Representative onium cations are described in detail in U.S. Pat. Nos. 5,550,265 and 5,340,898 to Rhone-Poulenc Chimie and U.S. Pat. No. 5,639,802 to Spectra Group Limited and include iodonium, pyrylium, thiapyrylium, sulphonium, phosphonium, ferrocenium and diazonium ions. Particularly preferred cations are aryliodonium ions such as 4-octyloxyphenylphenyl iodonium (OPPI), 4,4'-dimethyldiphenyliodonium, 4(3-trimethylsilylpropyloxy)phenylphenyl iodonium and diphenyliodonium; and sulphonium ions including triarylsulphonium ions such as triphenyl sulphonium ion and diphenyl 4 octyloxyphenyl sulphonium ion. Other sulphonium ions and associated sensitizers are described in Toba, Y. et al. Macromolecules Vol. 32, 3209-3215,1999.

The initiator salts of the present invention can be prepared by an exchange reaction between a salt of the cationic moiety (halide such as chloride, iodide and the like, hexafluorophosphate, tetrafluoroborate, tosylate and the like) and an alkali metal salt (e.g., sodium, lithium or potassium) of the anionic moiety. The operating conditions, respective amounts of reactants, choice of solvents, duration, temperature, stirring and the like are easily determined by one skilled in this art. They must permit recovery of the desired initiator salt in the solid state, by filtration of the precipitate formed or in the oily state by extraction using a suitable solvent.

The alkali metal salts of the anionic moiety can be prepared in known manner, by an exchange reaction between a halogallate compound and an organometallic compound (e.g., magnesium, lithium, tin, cadmium, copper, zinc and the like) bearing the desired hydrocarbon groups, in a stoichiometric amount, optionally followed by a hydrolysis using an aqueous solution of alkali metal halide. This type of synthesis is analogous to that described in J. of Organometallic Chemistry, Vol. 178, p.1-4, (1979); J.A.C.S., 82, 5298 (1960); Anal. Chem. Acta, 44, 175-183 (1969); U.S. Pat. No. 4,139,681 and DE-A-2,901,367; Zh. Org. Khim., Vol. 25, No. 5--pages 1099-1102, (May 1989).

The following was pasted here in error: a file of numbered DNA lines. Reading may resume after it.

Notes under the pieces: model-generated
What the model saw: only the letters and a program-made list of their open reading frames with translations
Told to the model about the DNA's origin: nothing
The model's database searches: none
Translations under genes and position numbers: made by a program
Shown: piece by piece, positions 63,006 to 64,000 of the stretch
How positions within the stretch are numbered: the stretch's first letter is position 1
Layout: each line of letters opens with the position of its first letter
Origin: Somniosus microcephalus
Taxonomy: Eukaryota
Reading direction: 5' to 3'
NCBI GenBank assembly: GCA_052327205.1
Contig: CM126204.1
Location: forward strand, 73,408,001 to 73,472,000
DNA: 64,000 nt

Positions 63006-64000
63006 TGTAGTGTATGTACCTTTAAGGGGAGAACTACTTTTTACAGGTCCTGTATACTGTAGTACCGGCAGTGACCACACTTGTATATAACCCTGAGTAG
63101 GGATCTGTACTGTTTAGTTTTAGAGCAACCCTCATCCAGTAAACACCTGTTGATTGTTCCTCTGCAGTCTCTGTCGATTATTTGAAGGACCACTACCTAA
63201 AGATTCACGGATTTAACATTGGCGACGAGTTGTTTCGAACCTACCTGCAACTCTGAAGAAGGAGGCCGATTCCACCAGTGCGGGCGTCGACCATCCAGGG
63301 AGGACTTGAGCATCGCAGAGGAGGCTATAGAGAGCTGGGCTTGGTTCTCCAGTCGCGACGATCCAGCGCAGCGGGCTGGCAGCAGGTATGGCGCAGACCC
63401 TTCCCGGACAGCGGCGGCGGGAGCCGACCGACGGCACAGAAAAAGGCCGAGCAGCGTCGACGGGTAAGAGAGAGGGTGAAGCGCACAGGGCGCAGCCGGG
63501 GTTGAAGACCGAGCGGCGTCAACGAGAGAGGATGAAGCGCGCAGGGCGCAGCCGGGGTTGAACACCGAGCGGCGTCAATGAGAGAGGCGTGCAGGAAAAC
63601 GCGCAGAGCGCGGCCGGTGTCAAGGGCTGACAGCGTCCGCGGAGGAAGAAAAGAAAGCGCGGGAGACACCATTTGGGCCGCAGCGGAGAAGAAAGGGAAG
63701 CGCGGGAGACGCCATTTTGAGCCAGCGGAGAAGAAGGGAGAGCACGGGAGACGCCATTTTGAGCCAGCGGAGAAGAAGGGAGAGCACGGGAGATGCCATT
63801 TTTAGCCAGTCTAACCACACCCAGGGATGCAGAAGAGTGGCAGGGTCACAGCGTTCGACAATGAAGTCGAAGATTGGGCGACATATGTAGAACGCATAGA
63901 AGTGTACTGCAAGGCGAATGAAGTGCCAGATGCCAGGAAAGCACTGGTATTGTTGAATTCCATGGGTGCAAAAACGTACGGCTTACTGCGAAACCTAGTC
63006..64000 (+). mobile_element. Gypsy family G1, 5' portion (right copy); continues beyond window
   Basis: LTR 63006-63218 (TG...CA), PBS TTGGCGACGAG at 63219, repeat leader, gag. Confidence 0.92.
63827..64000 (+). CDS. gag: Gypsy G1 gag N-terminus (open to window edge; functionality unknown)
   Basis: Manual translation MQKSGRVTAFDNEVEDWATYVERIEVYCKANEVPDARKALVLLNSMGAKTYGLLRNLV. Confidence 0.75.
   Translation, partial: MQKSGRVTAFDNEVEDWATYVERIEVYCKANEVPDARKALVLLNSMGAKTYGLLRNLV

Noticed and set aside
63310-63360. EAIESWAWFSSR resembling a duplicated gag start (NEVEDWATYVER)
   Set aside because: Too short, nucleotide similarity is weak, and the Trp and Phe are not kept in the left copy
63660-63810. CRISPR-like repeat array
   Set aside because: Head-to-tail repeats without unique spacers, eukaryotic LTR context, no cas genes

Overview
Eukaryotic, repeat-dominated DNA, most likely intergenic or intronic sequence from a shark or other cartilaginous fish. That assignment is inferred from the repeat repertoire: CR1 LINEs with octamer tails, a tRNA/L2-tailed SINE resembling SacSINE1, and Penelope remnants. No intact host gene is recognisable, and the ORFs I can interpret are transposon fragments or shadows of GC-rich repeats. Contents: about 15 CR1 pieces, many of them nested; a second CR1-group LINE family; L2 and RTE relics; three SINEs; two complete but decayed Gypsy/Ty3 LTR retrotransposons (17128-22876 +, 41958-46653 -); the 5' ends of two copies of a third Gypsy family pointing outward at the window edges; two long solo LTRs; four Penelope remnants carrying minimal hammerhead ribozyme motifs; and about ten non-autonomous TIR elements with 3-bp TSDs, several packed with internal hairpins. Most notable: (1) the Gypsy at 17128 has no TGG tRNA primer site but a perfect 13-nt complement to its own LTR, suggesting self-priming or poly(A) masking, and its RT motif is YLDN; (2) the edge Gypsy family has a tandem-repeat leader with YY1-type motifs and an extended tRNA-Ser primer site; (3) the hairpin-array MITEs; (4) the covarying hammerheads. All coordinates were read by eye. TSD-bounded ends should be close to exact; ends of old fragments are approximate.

The preparation of salts of the onium ion is described in the literature. Reference can be made to the Rhone-Poulenc and Spectra Group patents referenced above.

The initiator salts of the present invention are useful for polymerizing or crosslinking, by radiation (especially under ultraviolet light or electron beam) monomers or polymers bearing functional groups such as epoxy groups, vinyl ether groups, and any cationically polymerizable monomers and the like. Generally, cationically polymerizable monomers and prepolymers are disclosed in U.S. Pat. No. 5,639,802, which is incorporated herein be reference. The monomers can be made monofunctional, difunctional and multifunctional. These may also be large molecular weight prepolymers and oligomers. Examples of cationically polymerizable compounds further include epoxy compounds, vinyl or allyl monomers, vinyl or allylic prepolymers, vinyl ethers, vinyl ether functional prepolymers, cyclic ethers, cyclic esters, cyclic sulfides, melamine formaldehyde, phenolic formaldehyde, cyclic organosiloxanes, lactanes and lactones, cyclic acetals and epoxy functional silicone oligomers. The gallates of the organometallic complexes can additionally be used as thermal polymerization initiators.

Representative examples of compositions which may be polymerized using the onium gallates of the present invention are described in U.S. Pat. No. 5,639,802. In addition, these may include bis-phenol-A-epoxy resins, cycloaliphatic epoxides, epoxidized olefins such as polybutadiene epoxide, epoxidized organic oils such as epoxidized soybean oil and the like. Cationically crosslinkable polyorganosilooxanes curable with the onium gallates of the invention are described in U.S. Pat. No. 5,340,898 which is incorporated herein by reference.

The onium gallate is added to the cationically polymerizable material in an amount sufficient to initiate polymerization or crosslinking and generally ranges from about 0.01 to 20 parts by weight per 100 parts by weight of the polymerizable material.

The compositions of the invention are useful as radiation polymerizable coatings for paper, metal, plastic or glass and are particularly useful in applications where the effect of a silicone coating is desired.

Photosensitizers allow one to utilize the gallates of the present invention at the longer wavelengths of light. The gallates may employ separate photosensitizers or sensitizers/accelerators described in the prior art for sensitizing/accelerating cationic polymerization reactions. If a compound is serving as a photosensitizer only it must absorb light energy which can, in some form, be transferred to a gallate reacting species. Representative examples of photosensitizers that may be used include benzophenones, acetophenone acetals, benzoin ethers, substituted or nonsubstituted thioxanthones, fluorones, etc.